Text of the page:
Asked to describe the music he programs for the annual Hear Now Festival, Hugh Levick comes up with the adjective “uncommodified.”
“We’re not at all interested in neo-Romantic music, or minimalist music,” said the veteran composer. “We’re into really personal music — music that is taking chances.
“We feel this is the continuation of the classical legacy. We’re using instruments that have been used for the last several hundred years, but we are searching for ways to make music that expresses what it feels to be alive today.”
Of course, being alive today means navigating the pandemic, which is a major challenge for someone in Levick’s position. Last year’s festival was canceled altogether, and this year’s has been moved online.
The first of seven 50-minute-long concerts will be posted at 7 p.m. Thursday, Sept. 23. Subsequent installments will premiere at that same hour on Friday, Saturday, and Sunday, and on Oct. 1, 2, and 3. All are free and available on the festival’s website: www.hearnowmusicfestival.com.
It’s certainly not how Levick wanted to celebrate the 10th anniversary of the festival, which he founded in 2011 as a showcase for the work of Los Angeles-area composers. The initial concerts a decade ago were in Venice, California; the festival’s reach has gradually expanded to other parts of the metropolitan area, including Pasadena and UCLA.
“We felt we couldn’t go two years without putting on a festival,” he said, “and because of the uncertainty (with COVID), we didn’t want to take a chance with making it live.”
Twenty-seven of the 40 pieces chosen for the 2020 festival were recorded by an array of L.A.-based musicians, including three of festival’s resident ensembles: The Lyris Quartet, Brightwork newmusic, and HEX vocal ensemble. The remaining works will be performed in person next year, by which point Levick hopes to add a venue in downtown Los Angeles.
The pieces were all submitted without names attached, and chosen by a review committee; there were 275 submissions for 2020. Interestingly, the results ended up reflecting the diversity of Los Angeles, in terms of the age and ethnicity of the composers.
“The chief goal is quality,” he said. “I’m very pleased we have been able to reflect the ethnic diversity of L.A. and still have the kind of quality, innovative music we are interested in.”
All the music was written after 2010; Levick noted that “We’re not demanding world premieres.” But there are several this year, including the festival’s first commission: the string quartet Bye-Bye Baby by Nina Shekhar. “She had a piece in the 2019 festival that blew everybody away,” Levick said.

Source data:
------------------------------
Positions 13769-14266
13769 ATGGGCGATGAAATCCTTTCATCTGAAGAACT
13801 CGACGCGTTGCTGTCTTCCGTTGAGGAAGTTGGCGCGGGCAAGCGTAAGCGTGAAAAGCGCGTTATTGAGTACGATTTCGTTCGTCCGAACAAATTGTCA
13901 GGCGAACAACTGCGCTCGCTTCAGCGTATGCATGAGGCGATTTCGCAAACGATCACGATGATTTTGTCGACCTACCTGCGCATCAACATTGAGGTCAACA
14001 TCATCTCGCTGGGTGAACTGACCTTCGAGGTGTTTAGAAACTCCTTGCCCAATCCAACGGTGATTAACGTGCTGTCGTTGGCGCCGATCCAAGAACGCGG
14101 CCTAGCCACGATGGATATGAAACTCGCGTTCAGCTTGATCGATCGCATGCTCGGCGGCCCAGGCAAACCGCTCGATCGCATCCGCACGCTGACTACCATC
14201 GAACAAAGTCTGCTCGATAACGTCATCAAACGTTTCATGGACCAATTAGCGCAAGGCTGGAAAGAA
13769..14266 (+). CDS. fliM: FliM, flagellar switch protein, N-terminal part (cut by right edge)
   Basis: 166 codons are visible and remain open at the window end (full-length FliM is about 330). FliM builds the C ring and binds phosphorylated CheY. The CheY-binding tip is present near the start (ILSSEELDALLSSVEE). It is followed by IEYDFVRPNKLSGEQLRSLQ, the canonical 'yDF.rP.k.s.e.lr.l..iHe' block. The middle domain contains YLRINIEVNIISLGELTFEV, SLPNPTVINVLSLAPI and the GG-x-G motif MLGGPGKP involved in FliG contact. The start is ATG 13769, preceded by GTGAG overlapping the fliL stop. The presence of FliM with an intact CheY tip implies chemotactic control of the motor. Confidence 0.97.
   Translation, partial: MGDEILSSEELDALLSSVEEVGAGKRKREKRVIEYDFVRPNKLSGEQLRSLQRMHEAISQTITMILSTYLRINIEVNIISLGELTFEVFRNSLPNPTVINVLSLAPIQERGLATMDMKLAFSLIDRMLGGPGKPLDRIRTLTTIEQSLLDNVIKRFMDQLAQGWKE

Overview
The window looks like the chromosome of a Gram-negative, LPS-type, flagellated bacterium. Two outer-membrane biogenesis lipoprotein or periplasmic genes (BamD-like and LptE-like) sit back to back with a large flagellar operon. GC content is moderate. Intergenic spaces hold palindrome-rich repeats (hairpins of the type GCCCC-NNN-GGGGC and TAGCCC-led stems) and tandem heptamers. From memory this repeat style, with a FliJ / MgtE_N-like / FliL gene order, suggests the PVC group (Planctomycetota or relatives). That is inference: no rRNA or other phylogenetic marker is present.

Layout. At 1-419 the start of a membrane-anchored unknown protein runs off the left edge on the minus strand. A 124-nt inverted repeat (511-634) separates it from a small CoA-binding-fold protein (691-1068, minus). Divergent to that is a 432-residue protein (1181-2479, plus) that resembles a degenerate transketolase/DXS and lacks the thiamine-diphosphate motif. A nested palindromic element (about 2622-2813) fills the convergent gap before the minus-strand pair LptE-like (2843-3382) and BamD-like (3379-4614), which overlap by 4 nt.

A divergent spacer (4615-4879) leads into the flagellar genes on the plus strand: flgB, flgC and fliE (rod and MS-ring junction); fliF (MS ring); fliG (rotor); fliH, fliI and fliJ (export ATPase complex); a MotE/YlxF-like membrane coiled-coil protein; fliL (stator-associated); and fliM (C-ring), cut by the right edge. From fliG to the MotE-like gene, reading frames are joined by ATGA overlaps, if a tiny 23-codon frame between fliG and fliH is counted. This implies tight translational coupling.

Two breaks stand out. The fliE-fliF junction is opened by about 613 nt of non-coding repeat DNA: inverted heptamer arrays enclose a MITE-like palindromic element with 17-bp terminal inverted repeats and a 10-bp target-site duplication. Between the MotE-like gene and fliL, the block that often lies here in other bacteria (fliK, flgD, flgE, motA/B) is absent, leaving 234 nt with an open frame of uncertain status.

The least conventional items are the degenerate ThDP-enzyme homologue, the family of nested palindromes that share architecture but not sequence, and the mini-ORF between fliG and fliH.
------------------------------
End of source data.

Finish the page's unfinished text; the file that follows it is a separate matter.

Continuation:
There is one instantly recognizable name on the program: John Williams, whose piano piece Conversations will be performed by Gloria Cheng on the second program. But the work “has nothing to do with his film music,” Levick said. “It’s an anomaly in terms of John’s oeuvre.”
Other highlights include the West Coast premiere of Timothy Peterson’s Talk it Out, which is scored for piano, drum set, and alto saxophone. “It’s totally written out, but it’s based on jazz,” Levick said. “It’s as if you wrote out an improvisation by Ornette Coleman.”
Levick, a student of John Cage who began his music career in avant-garde jazz before transitioning to classical music, also contributed a new piece for solo violin. “The original name was Wrecho — the echo of a wreckage,” he said. “I changed it to Prayer because there’s a certain fervency in it that I associate with hope. It’s played by [Los Angeles Chamber Orchestra Assistant Concertmaster] Tereza Stanislav. She does an amazing job.”
As in the past, the festival contains a number of pieces of electroacoustic music, in which composers feature technology as a sound source. In past years, he noted, these have been grouped together in one evening; this year, there will be one such piece on each of the seven programs.
That mix of genres might prove jarring to some, but as Levick sees it, that’s not necessarily a bad thing.
When an artist honestly reflects contemporary life, “you get a lot of fragmentation,” he said. “You get a lot of collisions, a lot of surprising juxtapositions. There are a lot of lyrical moments in all the music of the festival, but melody is not the foundation on which a composition is built.
“Isn’t the task of the artist to try to express what it feels like to be alive in this particular socio-historical moment? That’s what we’re looking for. You’re not trying to carry people away; you’re trying to wake them up.”